ANALYSIS

         The BSA's Motion to Exclude

          The BSA challenges Schoener's expected testimony on negligence issues. For example, he will testify that the BSA had a duty to investigate incidents of abuse, to warn parents and boys that sexual predators might be in adult leadership positions, to notify parents and boys of adult leaders put on “probation” by the BSA, and to institute programs that would protect boys and remove predators. The BSA failed to take any of these actions, he will testify.

         As the BSA accurately points out, this testimony all relates to a negligence case, not a constructive fraud case. These are opinions about what the BSA should have done, and hence are not pertinent to a constructive fraud case that looks at what the BSA actually did - that is, a constructive fraud case examines whether a relationship of trust and confidence was created by false statements to these plaintiffs, not whether protective actions were required by some standard of care. Consequently, the Court will exclude all testimony from Schoener that the BSA had a duty to investigate incidents of abuse, to warn parents and boys that sexual predators might be in adult leadership positions, to notify parents and boys of adult leaders put on “probation” by the BSA, and to institute programs that would protect boys and remove predators.

         The BSA seeks to exclude Schoener's testimony that the BSA knew about abusers and that it falsely represented that scouting was safe. More specifically, Schoener will testify that based on his review of the IV Files, the BSA knew “that scouting posed an identifiable hazard that scout leaders and volunteer participants have and may sexually abuse scouts through their access to youth free of parental supervision.” See Report, supra, at p. 3. He will also testify that the BSA represented to parents and their boys that scouting was safe and that its leaders were trustworthy, all of which was false given the BSA's knowledge of the IV Files. Id.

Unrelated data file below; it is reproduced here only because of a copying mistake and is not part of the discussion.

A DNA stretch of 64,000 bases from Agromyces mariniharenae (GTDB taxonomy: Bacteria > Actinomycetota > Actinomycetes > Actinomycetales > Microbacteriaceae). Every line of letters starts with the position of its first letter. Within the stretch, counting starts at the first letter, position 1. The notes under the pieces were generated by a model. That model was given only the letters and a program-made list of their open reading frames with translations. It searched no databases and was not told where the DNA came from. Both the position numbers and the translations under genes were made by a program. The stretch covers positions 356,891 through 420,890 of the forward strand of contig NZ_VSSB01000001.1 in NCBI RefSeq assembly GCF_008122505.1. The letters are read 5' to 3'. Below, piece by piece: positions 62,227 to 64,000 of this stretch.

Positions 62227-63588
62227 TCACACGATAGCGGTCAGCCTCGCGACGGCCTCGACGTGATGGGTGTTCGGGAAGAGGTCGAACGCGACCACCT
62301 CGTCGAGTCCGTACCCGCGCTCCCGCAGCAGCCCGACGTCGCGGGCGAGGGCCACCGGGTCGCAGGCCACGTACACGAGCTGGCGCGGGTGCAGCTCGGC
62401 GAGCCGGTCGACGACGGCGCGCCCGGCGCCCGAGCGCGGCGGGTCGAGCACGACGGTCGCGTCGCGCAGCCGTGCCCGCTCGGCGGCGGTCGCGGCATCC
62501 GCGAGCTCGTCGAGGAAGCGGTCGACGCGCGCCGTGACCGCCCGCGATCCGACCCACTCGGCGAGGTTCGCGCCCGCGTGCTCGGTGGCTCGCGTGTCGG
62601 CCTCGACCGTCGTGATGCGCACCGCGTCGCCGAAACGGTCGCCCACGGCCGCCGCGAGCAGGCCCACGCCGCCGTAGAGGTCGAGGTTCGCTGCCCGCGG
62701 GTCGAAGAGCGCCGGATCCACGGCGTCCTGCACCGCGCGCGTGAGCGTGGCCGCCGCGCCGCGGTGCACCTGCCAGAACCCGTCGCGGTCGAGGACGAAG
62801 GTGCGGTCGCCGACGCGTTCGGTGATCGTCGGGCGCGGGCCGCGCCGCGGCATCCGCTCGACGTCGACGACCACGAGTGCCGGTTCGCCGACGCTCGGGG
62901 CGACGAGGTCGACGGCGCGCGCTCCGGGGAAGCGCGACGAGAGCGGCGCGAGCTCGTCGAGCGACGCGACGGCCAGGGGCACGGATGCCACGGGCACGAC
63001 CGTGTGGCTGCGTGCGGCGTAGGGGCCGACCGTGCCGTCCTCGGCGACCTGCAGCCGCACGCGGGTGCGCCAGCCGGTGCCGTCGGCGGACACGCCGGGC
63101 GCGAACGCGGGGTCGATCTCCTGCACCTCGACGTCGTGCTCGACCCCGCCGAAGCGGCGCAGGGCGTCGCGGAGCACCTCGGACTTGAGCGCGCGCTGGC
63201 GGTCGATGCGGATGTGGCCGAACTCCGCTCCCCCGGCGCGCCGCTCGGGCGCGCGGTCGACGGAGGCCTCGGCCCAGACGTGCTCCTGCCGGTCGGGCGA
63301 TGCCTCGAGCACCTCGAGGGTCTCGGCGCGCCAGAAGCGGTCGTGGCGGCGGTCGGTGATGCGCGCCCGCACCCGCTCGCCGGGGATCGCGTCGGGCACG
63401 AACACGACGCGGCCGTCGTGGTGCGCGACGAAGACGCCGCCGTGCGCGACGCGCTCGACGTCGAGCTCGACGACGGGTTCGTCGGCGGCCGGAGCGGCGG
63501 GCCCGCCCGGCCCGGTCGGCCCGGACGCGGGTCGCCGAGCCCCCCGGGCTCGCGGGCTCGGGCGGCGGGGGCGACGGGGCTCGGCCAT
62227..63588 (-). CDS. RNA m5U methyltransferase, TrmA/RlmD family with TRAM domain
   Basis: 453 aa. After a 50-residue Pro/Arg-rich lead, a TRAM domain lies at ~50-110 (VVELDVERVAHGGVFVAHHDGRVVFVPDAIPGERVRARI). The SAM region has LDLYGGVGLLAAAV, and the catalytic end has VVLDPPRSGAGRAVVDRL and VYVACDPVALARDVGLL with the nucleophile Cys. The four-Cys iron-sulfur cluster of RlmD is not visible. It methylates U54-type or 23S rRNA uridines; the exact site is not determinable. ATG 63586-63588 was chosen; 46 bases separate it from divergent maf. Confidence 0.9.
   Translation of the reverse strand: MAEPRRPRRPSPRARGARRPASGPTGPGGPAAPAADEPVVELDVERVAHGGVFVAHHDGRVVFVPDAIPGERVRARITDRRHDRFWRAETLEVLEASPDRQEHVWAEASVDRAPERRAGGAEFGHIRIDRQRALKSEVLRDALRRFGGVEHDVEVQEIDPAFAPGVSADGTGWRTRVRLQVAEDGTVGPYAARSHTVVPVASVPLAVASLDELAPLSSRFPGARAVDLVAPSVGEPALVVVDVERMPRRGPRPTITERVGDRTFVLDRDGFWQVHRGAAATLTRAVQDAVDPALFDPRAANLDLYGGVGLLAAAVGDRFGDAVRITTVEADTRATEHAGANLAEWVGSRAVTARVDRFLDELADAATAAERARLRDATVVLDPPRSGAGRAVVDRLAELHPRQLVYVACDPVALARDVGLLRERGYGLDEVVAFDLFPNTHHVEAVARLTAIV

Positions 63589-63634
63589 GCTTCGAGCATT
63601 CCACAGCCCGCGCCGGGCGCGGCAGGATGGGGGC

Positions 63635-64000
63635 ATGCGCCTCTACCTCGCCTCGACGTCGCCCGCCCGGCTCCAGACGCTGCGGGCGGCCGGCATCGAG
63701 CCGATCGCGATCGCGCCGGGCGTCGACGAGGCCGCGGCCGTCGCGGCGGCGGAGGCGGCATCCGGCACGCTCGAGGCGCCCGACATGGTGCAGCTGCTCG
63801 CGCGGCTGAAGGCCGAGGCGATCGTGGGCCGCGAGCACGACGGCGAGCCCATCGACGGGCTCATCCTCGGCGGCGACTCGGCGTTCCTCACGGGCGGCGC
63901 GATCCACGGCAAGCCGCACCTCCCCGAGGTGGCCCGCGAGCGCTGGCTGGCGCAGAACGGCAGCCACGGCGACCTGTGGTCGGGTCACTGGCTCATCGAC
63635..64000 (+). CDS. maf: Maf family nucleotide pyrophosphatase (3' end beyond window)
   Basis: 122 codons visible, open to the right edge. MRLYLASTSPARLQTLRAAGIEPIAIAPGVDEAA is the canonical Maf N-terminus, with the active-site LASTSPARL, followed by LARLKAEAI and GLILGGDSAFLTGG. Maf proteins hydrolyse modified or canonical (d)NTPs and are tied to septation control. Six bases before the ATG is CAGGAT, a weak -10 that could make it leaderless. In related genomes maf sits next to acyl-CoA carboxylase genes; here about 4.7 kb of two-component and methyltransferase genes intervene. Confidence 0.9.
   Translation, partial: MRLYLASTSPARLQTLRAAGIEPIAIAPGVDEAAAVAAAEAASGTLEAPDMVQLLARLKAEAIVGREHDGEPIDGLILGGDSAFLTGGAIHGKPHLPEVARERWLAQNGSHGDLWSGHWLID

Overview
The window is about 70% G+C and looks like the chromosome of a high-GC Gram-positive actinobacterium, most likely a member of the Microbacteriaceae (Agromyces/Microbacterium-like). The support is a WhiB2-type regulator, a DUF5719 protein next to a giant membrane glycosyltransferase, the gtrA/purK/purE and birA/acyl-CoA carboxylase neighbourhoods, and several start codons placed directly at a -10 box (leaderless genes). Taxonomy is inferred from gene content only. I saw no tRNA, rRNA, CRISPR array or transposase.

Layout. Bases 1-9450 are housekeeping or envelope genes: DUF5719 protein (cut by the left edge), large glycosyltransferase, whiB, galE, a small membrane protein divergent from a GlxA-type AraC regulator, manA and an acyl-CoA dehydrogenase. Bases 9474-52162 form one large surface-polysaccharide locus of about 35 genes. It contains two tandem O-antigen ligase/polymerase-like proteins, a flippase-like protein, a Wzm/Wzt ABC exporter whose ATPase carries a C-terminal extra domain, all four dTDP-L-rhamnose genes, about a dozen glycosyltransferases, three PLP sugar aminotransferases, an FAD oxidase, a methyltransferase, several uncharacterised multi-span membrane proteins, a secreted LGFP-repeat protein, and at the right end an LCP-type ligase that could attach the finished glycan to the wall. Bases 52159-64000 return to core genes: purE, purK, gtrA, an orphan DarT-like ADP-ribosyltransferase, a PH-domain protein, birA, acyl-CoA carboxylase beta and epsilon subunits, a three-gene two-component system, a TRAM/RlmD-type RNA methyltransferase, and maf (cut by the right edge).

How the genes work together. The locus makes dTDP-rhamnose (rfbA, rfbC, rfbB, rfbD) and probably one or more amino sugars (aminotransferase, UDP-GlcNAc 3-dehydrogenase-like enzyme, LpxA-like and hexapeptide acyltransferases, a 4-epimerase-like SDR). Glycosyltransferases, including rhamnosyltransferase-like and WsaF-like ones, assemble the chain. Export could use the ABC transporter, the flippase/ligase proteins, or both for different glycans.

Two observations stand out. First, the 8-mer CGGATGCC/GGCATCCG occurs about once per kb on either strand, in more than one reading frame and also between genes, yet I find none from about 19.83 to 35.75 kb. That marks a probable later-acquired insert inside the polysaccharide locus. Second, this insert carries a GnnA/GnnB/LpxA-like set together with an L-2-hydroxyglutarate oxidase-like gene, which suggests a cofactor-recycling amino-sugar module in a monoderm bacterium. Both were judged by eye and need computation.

This testimony - unlike the testimony discussed above - relates directly to plaintiffs' constructive fraud case. These are not opinions about what the BSA should have done but are instead opinions that the BSA knew certain facts and made statements to parents and boys that, based on that knowledge, were false. These opinions are directly relevant to elements of a constructive fraud case. The opinions are also within Schoener's expertise. He is a licensed psychologist who has spent decades working with organizations like the BSA on child abuse issues. His expertise would allow him to render opinions on what an organization knew and whether, given that knowledge, its representations were false.

         But Schoener strays outside his field of expertise when he testifies that parents and boys had a relationship of trust and confidence with the BSA and relied upon these false representations. Schoener is merely speculating here, and this testimony must come from the boys and their parents. The Court will exclude any testimony from Schoener that parents and boys had a relationship of trust and confidence with the BSA and relied upon these false representations.

         The LDS's ...